BTW you can see some of the doc tools I have used (DocumentX2010, ProjectAnalyser9, Visustin). I’m experimenting with Joomla and online flowcharting for collaborative documentation.

    Hiran

  3. Hiran de Silva Says:

    Mike makes a good point. It’s what to do when things DON’T work. To us (me and business users) it’s easy. But to get someone else to get to that level of understanding … hmm.

  4. Mike Woodhouse Says:

    I’m having a documentation “discussion” with our IT folks at the moment, regarding what I will (or won’t) deliver. I’m happy to provide information that is relevant to the task that will be performed, so I’ll be linking sections of code to the (PDF) model description that they implement. I may write a couple of lines per class if there’s some specific point in my (C#) code that the readers (mostly COBOLlers, don’t ask) that needs to be clarified.

    Oh, and I may make a picture. Beyond that, the massive XMLDoc-style nonsense that they want is up to them.

    Some questions that mioght be asked:
    “Who will read this?”
    “Why will they read it – what task are they going to perform that requires that they read it?”
    “When they read it, how confident will they be that the documentation is up-to-date?”

  5. AlexJ Says:

    This is a great example of a cautionary tale for consultants – you had better clarify (and document) the client’s doc expectations before signing the contract. You could easily wind up in indentured servitude when the effort of doing the doc is ~= the effort of doing the app.

  6. Simon Says:

    I tend to plan things out on paper. On one of my docs I took a photo of one of my diagrams and included it in word.
    The mcManager was outraged. That should be in visio she said. Feel free I said…
    The point being if there is value in visio drawings for her she can redo my handdrawn effort, there is no value for me, I have already moved on to the next stage of development. and hand on heart I know the work to convert to visio will provide less than zero business value.

  7. Charles Williams Says:

    I may do several kinds of documentation, depending on the size and scope of the project:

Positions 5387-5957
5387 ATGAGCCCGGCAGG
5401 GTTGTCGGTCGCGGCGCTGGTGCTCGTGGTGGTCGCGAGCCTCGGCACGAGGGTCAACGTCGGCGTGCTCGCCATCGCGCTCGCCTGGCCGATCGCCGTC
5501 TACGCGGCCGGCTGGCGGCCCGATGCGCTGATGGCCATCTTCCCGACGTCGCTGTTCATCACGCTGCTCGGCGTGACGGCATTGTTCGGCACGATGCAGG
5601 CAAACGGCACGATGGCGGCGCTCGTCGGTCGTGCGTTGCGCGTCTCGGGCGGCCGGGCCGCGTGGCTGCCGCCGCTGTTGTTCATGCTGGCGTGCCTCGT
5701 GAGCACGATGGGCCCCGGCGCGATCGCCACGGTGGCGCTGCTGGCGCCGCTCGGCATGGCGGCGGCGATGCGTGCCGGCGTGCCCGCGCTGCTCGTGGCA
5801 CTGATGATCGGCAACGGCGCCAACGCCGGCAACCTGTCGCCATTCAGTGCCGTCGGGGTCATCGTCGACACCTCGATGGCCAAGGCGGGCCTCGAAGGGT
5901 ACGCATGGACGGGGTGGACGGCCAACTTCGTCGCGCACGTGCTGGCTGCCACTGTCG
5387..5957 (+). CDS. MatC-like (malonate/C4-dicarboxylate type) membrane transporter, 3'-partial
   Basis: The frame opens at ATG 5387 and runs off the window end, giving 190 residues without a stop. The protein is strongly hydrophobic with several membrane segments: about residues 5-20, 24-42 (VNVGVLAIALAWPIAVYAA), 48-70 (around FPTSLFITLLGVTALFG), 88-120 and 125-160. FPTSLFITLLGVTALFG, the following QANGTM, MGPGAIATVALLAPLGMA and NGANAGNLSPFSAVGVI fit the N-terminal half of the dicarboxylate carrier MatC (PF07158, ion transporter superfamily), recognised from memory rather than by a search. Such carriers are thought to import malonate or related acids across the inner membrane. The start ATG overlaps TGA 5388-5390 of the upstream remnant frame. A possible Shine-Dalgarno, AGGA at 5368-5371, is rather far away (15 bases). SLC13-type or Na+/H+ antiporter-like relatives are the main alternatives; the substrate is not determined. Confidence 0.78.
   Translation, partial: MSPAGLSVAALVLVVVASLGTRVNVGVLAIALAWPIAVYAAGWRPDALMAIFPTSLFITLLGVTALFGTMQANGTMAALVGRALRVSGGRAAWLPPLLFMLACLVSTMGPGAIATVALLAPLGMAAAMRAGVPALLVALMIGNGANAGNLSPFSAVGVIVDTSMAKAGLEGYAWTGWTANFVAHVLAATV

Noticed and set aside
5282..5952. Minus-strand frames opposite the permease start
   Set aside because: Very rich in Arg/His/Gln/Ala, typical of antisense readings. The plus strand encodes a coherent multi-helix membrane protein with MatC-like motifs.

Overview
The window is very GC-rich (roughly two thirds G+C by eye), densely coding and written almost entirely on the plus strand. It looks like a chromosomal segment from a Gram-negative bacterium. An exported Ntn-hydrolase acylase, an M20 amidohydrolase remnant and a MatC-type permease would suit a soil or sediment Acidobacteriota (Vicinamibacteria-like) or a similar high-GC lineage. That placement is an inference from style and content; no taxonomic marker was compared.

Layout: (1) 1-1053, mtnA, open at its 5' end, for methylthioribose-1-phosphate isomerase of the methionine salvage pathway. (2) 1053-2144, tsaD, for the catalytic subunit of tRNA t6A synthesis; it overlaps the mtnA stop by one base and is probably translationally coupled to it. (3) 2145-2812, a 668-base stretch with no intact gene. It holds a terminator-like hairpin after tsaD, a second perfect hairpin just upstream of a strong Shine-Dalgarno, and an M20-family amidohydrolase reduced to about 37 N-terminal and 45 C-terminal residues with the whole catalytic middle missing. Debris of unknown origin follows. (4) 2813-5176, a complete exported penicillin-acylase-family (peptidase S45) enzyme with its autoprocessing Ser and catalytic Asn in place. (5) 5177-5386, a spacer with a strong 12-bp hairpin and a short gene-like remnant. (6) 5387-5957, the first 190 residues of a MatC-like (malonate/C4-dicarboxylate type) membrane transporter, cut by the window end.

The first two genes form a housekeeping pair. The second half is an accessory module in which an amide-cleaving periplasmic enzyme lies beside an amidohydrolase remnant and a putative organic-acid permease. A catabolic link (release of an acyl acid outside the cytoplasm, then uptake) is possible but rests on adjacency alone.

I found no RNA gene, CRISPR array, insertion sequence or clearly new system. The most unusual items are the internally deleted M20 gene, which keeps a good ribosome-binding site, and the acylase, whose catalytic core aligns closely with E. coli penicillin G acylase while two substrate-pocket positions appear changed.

– Requirements definition (this is what we agreed it should do: never gets updated by reality!)
    – Estimate/quote
    – Instructions for the Administrator (Control tables, security and Version Control etc.)
    – User guide/Help (what the commands do etc.)
    – System guide (how the system components fit together, database and query stack etc.)
    – Comments in the code.

    When I get asked to modify something I had forgotten I ever developed, 10 years later, (this actually happened the other day), I find this stuff useful.

  8. Patrick Says:

    The doc I would *like* to have when I take over would tell me
    1) What the business problem is – assuming that as a dev I’m new to this business area. The requirements, as Charles says.
    2) The architecture – where to begin, a guide through its data structures and any non-trivial algorithms
    3) The operating cycle – daily, weekly, beginning of month/year routines
    4) Known gotchas and cautions, as comments or text boxes, obsolete or test code being marked as such.
    5) Test cases and results (dream on…)

    Yes, I can read the formulas and code but that tells me HOW something is being done rather than WHAT is being achieved. I can read the mechanics but not the intent.

    I saw two systems last week:
    One a coding horror of incompetent VBA and a mess of formulas with constructs like OFFSET(INDIRECT(rangename),0,0)
    The other, a highly structured spreadsheet containing all the business logic in the form of a dozen SQL statements and table definitions and no VBA, just an add-in as a driver.

    I can read the second, the first is guaranteed frustration.

    But without documentation, I still require to understand (and document for the NEXT tech support person) the user’s requirements in their terms in order to know whether either is actually a solution to their need.

    P

  9. Matt Says:

    I agree with Patrick.

    I think from a personal point of view the kind of documentation I would want to see were I to step into someone elses shoes would tell me WHAT the system does and WHY. As Patrick just said, I can read formulas and code but it’s much more useful to find out the reason behind it. If I can understand the business processes I have a better understanding of code and formulas if they break/if people want systems tweaking.

    Mat

  10. Bob Phillips Says:

    No comment :)

  11. Simon Says:

    ‘No comments’ ?
    That must be the first time we’ve agreed Bob!!
    :-)

    Patrick/Matt, Thats pretty much what I meant in my guide
    Charles, I know what you mean about that initial requirements, I re-read one of mine recently and realised just how little I understood the problem at that point in time.